So you just took your dog to see the vet to bring him up-to-date on his vaccinations and now your dog is limping after rabies shot, what gives? You may be wondering if perhaps he got hurt when he jumped off the car, but then you may also be wondering whether the rabies shot could cause limping in dogs. In case you were wondering, the answer is yes, some dogs can get sore after a rabies shot, and while the pain may be short-lived, it's important to inform your vet about this. There are chances your vet can prescribe you something to make him feel better.
About the Rabies Shot
Rabies is a core vaccine, meaning that it is of vital importance based on several factors such as risk of exposure, severity of disease and potential for disease to be transmitted to humans.
The rabies shot is a vaccination that is mandated by law, and dogs who are not up-to-date on this shot, are at risk for periods of close monitoring or even quarantine should they get bit by a raccoon or other wildlife or if they would happen to bite a person.
The rabies shot by law should be given only by a licensed veterinarian or veterinary technician and this vaccine cannot be distributed or sold to anyone else other than a licensed veterinarian. In several areas, dog owners must retain a copy of the rabies certificate and let their dogs wear a rabies tag as proof of vaccination against rabies.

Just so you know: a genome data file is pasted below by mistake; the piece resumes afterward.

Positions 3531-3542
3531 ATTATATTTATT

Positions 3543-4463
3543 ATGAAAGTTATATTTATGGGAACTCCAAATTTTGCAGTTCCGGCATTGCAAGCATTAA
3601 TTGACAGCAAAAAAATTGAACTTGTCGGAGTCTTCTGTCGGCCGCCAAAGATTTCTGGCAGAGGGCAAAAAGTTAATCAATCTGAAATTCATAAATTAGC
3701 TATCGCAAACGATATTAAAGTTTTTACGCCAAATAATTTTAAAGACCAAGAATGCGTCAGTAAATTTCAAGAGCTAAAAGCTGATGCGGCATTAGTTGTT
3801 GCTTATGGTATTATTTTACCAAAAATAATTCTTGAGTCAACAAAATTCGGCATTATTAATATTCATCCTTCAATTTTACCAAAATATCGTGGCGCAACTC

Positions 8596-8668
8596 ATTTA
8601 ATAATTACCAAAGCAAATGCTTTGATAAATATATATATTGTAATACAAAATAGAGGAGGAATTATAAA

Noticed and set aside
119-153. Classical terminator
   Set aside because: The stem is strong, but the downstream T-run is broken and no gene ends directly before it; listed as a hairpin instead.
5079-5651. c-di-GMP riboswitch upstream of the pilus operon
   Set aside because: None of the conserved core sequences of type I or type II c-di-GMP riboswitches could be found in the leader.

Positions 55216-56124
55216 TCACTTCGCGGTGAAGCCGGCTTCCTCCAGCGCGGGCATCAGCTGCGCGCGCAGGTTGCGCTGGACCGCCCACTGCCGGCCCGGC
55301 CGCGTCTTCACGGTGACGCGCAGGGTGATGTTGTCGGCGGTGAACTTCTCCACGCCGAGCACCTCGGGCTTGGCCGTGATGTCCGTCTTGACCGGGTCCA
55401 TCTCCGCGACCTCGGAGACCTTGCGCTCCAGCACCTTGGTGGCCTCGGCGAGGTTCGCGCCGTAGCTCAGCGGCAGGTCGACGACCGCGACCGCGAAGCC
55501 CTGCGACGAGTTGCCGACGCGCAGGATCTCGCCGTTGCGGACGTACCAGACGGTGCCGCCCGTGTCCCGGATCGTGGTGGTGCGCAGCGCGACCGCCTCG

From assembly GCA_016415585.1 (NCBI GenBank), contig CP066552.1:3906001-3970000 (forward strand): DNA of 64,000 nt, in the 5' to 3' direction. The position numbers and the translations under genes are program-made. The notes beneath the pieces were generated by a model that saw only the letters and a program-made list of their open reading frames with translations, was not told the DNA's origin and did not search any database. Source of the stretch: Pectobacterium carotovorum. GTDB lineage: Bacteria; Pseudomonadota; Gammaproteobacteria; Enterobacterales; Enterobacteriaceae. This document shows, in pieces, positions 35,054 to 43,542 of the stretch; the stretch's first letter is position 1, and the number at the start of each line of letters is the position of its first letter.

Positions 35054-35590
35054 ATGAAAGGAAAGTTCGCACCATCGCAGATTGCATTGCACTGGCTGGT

Recent protocols require vaccinations to be given in specific areas for the purpose of aiding the identification of which vaccine may have caused an adverse effect. In cats, location of rabies vaccination was moved from the back of the neck area to the right rear leg so to facilitate removal of any potential vaccine -associated sarcomas.
Although the protocols of providing vaccines containing rabies antigens as far from the body as possible were primarily designed for cats, vets may apply them to dogs as well, and therefore, according to The University of Tennessee the rabies vaccine should be given to dogs subcutaneously (under the skin) on the right rear leg.
A Case of Soreness
While vaccine help protect dogs from serious, life-threatening diseases, it's important to remember that they are biological products and some minor reactions are expected. Generally, these reactions are short-lived, lasting anywhere from a few hours to a few days, generally 2 to 3 days at the most. It would be rare for these reactions to escalate into a serious event, says Dr. Richard B. Ford, a veterinarian specializing in internal medicine.
How Much Does a Dog's Necropsy Cost?
If you are looking for how much a dog's necropsy costs, most likely you are devastated by the loss of your dog and have many questions you would like to have answers to. A necropsy can help obtain pertinent info about the cause of death, although not always it may provide all the answers one was hoping to receive.
Why Does My Dog Whine When the Car Stops?
If your dog whines when the car stops, it would be important knowing what is triggering the whining in the first place. Based on the exact cause, you may need a different plan of action. So let's take a look at some common and not-so common potential causes and ways to reduce the whining